Tennessee was the last state to formally leave the Union and join the Confederacy at the outbreak of the American Civil War in 1861. Occupied by Union forces from 1862, it was the first state to be readmitted to the Union at the end of the war. During the war, Tennessee furnished the second-most soldiers to the Confederate Army, behind Virginia. It also supplied more regiments of soldiers to the Union Army than any other state in the Confederacy. Beginning during Reconstruction, the state had competitive party politics, but a Democratic takeover in the late 1880s resulted in passage of disenfranchisement laws that excluded most blacks and many poor whites from voting. This reduced competition in politics in the state until passage of civil rights legislation in the mid-20th century. Unlike states in the Deep South, Tennessee Republicans always expected at least a third of the vote in statewide elections, via East Tennessee and Highland Rim Unionists.
During the 20th century, Tennessee transitioned from mainly an agrarian economy to a more diversified one. This was aided in part by massive federal investment in the Tennessee Valley Authority and, in the early 1940s, the city of Oak Ridge, which was established just outside of Knoxville to house the Manhattan Project’s uranium enrichment facilities, helping to build the world’s first atomic bombs, two of which were dropped on Imperial Japan near the end of World War II. After the war, the Oak Ridge National Laboratory became a key center of scientific research. In 2016, the element tennessine was named for the state, largely in recognition of the roles played by Oak Ridge, Vanderbilt University, and the University of Tennessee in its discovery.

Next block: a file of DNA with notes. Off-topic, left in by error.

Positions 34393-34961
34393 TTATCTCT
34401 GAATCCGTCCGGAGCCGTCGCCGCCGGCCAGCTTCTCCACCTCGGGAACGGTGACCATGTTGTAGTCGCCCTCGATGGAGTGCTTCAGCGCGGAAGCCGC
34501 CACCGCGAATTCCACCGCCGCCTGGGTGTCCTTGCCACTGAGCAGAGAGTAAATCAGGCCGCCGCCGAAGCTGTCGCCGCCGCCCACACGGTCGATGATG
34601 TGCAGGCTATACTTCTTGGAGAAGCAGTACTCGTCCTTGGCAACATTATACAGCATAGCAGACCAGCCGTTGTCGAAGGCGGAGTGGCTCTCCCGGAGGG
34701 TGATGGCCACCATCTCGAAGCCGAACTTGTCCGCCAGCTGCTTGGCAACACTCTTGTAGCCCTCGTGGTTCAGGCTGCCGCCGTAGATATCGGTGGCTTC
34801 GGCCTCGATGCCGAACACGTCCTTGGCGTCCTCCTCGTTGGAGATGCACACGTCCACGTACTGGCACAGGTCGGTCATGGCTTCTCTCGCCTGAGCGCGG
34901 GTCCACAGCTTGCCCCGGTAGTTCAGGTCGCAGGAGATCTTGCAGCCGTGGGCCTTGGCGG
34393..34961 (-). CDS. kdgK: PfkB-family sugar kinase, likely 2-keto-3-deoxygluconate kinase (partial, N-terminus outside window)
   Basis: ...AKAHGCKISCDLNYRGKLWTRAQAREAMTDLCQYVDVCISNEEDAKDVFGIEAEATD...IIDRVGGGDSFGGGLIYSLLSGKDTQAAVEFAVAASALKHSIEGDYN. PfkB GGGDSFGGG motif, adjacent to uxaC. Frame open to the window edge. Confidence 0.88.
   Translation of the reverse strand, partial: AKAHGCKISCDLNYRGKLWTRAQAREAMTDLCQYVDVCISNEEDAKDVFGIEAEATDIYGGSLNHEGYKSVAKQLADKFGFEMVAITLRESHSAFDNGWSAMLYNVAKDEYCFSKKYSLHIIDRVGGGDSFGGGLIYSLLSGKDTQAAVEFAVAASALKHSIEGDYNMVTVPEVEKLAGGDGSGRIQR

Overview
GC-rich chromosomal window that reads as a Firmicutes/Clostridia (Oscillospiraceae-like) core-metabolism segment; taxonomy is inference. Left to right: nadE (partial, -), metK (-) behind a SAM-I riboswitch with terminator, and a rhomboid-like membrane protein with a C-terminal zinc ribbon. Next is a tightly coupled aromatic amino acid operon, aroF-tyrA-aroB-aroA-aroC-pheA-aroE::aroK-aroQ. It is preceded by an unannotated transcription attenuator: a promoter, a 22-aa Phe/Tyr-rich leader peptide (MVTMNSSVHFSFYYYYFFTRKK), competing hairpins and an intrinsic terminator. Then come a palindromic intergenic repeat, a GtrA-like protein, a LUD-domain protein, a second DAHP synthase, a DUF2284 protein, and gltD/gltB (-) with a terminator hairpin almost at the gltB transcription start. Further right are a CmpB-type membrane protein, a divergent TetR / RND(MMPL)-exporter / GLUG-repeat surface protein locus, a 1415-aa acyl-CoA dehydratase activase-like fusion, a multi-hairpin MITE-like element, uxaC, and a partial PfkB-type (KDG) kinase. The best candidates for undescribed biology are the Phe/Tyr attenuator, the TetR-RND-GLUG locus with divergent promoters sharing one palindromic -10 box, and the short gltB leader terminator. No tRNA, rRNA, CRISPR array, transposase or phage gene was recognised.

Tennessee’s major industries include agriculture, manufacturing, and tourism. Poultry, soybeans, tomatoes, and cattle are its primary agricultural products, and major manufacturing exports include chemicals, transportation equipment, and electrical equipment. The Great Smoky Mountains National Park, the nation’s most visited national park, is in the eastern part of the state, and a section of the Appalachian Trail roughly follows the Tennessee–North Carolina border. Other major tourist attractions include the Tennessee Aquarium and Chattanooga Choo-Choo Hotel in Chattanooga; Dollywood in Pigeon Forge; Ripley’s Aquarium of the Smokies and Ober Gatlinburg in Gatlinburg; the Parthenon, the Country Music Hall of Fame and Museum, and Ryman Auditorium in Nashville; the Jack Daniel’s Distillery in Lynchburg; Elvis Presley’s Graceland residence and tomb, the Memphis Zoo, the National Civil Rights Museum in Memphis; and Bristol Motor Speedway in Bristol.
About Steve Beyer Tennessee 50’s & 60’s wedding bands
Steve Beyer Productions is a specialist in Tennessee wedding bands booking and has provided 1000s of acts for 50’s & 60’s weddings all across the region. One of the things that you get from booking a 50’s & 60’s artist with us, is our pride in customer care. You will be provided with a specialist in the booking of 50’s & 60’s events and make sure you have exactly the right act for you. We will be there to guide you through the process from start to finish. All our Tennessee wedding bands bookings are safe and secure with a legally binding contract to help give you peace of mind. We also make sure all our 50’s & 60’s bands meet professional standards and closely monitor their performance.
Where can I book 50’s & 60’s wedding bands?
Our local 50’s & 60’s bands are positioned all over Tennessee ready to perform for you. We aim to supply you a local act wherever possible, but all our musicians are able to travel and have performed in 1000s of events up and down Tennessee. You can book Tennessee bands for many types events. These are some of the ones we have provided: 50’s & 60’s band for weddings, 50’s & 60’s band for restaurants near Tennessee , corporate event for client near Tennessee and more.